What is Liquefied Natural Gas? The Many Uses of LNG

Renewable Energy /
What is Liquefied Natural Gas? The Many Uses of LNG

Liquefied natural gas (LNG) has emerged as a game-changer in the energy industry, revolutionizing how we transport, store, and utilize natural gas.

This extraordinary resource offers countless benefits and applications, from cleaner power generation to efficient transportation and industrial processes. Let’s explore the fascinating world of LNG, discover its diverse uses, and see how it's transforming how we think about energy.

What is Liquified Natural Gas?

Known as LNG, liquefied natural gas transforms from a gas into a liquid after super-cooling to -260° F (-162° C). The liquefaction process removes most extraneous compounds, reducing natural gas to 1/600th of its original volume.

This makes it possible to safely and efficiently carry natural gas across long distances and even use it as a transportation fuel.

Liquefied natural gas can be moved from production to market regions in areas where natural gas pipelines do not exist or cannot be constructed. LNG vessels are specially designed with multiple safety features, such as leak detection technology and emergency shutdown systems.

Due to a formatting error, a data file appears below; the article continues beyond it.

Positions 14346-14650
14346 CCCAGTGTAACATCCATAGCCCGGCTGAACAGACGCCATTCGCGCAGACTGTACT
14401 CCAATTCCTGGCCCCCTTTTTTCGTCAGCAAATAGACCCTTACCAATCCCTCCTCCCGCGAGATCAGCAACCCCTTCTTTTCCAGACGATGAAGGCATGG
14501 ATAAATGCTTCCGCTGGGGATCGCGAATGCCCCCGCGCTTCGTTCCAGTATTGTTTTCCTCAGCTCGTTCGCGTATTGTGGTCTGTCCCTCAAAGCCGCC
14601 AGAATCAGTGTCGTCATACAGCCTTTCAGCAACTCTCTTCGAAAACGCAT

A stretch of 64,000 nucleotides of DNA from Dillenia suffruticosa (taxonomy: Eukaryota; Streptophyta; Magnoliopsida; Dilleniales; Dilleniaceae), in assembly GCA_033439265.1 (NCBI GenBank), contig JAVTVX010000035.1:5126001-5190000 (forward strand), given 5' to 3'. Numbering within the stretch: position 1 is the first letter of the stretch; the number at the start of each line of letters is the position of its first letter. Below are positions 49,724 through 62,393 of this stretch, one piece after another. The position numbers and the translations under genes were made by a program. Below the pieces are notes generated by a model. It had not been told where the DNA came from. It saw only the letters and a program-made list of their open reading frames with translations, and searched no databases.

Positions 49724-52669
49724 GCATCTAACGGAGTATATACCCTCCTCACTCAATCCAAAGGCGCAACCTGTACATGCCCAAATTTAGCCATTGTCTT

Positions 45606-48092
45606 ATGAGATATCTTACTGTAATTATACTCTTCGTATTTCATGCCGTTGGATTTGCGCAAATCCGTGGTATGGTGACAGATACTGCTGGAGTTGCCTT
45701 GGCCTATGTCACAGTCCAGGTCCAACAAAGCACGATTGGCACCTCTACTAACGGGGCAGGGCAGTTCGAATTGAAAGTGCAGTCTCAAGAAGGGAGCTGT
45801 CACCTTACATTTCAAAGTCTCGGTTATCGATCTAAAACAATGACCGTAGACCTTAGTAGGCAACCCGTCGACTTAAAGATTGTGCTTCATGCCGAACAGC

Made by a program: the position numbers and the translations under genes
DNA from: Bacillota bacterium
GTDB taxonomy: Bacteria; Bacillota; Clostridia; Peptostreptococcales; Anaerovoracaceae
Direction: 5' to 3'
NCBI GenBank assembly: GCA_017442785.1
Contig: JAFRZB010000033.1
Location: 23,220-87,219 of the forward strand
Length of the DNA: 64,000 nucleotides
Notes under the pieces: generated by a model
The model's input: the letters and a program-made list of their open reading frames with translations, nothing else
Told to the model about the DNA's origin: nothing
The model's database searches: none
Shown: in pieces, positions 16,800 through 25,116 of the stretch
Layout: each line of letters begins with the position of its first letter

Once LNG reaches its destination, it is regasified and dispersed through natural gas pipelines for use in homes, businesses, industrial facilities, and much more.

Benefits of Liquefied Gases

Liquefying natural gases offers advantages over maintaining their raw or compressed form.

  • Liquefaction significantly reduces gas volume, allowing for more efficient storage and transportation. LNG occupies only 1/600th of its original volume, making it easier to handle and economically feasible to transport over long distances.
  • The liquefaction process removes impurities and extraneous compounds from natural gas, producing a cleaner and more concentrated energy source. This purity enhances the combustion efficiency of LNG, reducing emissions of carbon dioxide, sulfur dioxide, nitrogen oxides, and particulate matter when compared to raw or compressed gas.

Types of Natural Gases Liquefied